How to Deal With WithdrawalAnna Ciulla
In 2011—even before the nightmarish rise of the opioid epidemic—the NSDUH (National Survey on Drug Use and Health) estimated that some 25 million people had used drugs in the month prior to conducting their survey. Today, experts predict that around 10~ million people are suffering from some type of drug use disorder.
Current trends in America will unfortunately only contribute to this problem, seeing as overdose and drug addiction have been on the rise for roughly the last decade. In which case, it is not unfeasible that you or someone you know is currently suffering from addiction. This can be anything from:
Or it can also include more stigmatized and demonized addictions:
Addiction is not partial, and it doesn’t need to be limited to drug use. In a world rampant with substances and vices containing addictive properties, it is paramount that we not only educate ourselves on the disorder but learn how to beat it (for ourselves, loved ones, and communities). Thus, what comes with fighting an addiction of literally any kind?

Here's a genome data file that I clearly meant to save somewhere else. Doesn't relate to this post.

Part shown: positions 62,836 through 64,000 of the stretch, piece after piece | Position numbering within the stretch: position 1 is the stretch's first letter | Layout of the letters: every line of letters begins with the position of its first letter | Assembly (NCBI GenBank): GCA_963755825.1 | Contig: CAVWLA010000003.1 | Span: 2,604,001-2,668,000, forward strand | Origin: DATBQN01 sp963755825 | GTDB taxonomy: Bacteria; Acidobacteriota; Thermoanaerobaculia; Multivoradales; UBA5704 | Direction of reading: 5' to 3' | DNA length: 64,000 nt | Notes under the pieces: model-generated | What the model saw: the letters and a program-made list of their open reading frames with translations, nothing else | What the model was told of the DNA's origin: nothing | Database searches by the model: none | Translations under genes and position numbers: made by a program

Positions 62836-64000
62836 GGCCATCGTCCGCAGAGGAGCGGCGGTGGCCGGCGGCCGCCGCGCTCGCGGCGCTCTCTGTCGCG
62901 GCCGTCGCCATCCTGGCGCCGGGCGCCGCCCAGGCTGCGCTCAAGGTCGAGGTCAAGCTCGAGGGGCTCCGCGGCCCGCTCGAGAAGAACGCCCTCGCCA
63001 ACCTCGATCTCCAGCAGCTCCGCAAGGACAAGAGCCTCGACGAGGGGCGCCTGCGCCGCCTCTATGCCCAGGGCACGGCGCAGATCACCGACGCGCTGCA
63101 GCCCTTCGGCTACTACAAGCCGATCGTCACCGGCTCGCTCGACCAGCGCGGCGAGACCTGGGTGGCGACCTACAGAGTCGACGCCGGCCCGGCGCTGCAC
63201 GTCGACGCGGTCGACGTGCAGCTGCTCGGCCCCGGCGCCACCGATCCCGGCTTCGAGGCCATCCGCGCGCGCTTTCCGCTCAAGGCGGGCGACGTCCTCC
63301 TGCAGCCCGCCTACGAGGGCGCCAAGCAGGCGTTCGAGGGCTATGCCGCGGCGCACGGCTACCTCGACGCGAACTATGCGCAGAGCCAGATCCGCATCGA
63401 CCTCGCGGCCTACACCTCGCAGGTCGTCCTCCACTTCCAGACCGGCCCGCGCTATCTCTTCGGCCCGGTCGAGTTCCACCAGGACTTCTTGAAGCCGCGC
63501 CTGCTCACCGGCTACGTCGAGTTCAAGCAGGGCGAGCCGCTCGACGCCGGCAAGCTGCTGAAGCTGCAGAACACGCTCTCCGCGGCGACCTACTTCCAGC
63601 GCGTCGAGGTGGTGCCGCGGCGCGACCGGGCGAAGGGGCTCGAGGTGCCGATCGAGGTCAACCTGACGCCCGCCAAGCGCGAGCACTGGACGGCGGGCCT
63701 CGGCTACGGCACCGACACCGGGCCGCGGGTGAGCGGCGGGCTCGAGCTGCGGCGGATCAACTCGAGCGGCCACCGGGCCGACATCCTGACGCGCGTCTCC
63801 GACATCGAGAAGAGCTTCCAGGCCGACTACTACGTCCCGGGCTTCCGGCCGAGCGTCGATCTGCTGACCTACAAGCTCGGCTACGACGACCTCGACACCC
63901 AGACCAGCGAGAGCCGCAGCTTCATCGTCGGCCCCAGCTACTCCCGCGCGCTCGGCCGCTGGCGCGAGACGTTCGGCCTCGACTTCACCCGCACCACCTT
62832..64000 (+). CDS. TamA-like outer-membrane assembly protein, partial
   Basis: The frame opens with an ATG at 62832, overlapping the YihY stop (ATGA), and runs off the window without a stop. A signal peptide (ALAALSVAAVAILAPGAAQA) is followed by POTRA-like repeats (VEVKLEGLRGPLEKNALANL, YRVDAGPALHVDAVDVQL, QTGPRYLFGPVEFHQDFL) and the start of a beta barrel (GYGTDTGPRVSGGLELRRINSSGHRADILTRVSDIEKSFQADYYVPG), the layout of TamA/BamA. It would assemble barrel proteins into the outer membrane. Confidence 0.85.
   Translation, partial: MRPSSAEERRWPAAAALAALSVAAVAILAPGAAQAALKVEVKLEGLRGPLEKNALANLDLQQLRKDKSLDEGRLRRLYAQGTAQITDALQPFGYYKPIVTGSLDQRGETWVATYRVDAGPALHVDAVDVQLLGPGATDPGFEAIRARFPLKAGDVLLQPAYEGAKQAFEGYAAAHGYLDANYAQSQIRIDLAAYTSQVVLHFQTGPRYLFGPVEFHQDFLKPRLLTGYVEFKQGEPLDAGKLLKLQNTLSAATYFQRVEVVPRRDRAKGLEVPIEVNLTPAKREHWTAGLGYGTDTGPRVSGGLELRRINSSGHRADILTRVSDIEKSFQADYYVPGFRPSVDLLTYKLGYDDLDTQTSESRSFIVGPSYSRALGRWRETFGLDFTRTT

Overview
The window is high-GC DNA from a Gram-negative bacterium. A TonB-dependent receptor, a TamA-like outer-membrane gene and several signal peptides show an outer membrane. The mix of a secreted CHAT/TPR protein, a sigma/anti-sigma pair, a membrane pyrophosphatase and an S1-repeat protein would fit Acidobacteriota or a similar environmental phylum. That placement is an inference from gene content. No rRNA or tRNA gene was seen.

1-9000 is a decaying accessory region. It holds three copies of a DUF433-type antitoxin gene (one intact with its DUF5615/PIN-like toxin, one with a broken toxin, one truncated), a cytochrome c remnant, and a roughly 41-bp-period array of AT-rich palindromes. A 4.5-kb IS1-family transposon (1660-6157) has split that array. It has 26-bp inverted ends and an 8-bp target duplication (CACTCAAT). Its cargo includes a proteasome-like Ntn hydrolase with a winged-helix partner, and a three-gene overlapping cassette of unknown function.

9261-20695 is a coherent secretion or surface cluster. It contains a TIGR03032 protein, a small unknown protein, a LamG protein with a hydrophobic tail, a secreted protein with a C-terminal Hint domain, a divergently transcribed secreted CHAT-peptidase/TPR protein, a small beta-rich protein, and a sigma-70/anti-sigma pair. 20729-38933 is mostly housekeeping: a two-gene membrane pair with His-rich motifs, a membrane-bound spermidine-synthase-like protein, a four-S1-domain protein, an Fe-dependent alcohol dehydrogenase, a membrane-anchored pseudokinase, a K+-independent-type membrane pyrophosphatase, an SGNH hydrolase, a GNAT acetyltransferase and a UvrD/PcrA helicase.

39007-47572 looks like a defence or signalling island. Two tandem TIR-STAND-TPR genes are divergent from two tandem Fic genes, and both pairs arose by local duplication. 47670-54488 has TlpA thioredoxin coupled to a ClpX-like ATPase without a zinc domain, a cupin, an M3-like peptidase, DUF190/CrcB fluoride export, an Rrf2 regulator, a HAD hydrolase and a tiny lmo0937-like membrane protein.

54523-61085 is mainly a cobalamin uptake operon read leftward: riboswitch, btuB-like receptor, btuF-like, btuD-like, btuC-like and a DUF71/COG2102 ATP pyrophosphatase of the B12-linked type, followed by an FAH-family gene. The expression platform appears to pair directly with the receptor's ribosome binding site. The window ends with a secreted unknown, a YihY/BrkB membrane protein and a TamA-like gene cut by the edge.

In this article, we will discuss how to deal with withdrawal from drugs or alcohol and provide tips on how to overcome this challenging period of recovery.
If you’re reading this article to learn ways you can cope with withdrawals, it is important to first identify how strong they are going to be. This gains importance when it comes to a person’s ability to push through them, the dangers withdrawals pose, and the type of strategy chosen to guarantee success. At the end of the day, there are two major issues that may arise for users when they are going through withdrawals:
- Risk of illness, complications, or death
Thus, the severity of the withdrawals is often dependent on the type of drug used and the amount of time the person spent using. Someone cutting back on alcohol who drinks moderately 3-4 times a week is (typically) going to have less severe withdrawals then say, a smoker who burned a pack a day for a decade. For these early alcoholics, they may just need an effective alcohol detox program and rehab center that can help teach them how to stop drinking.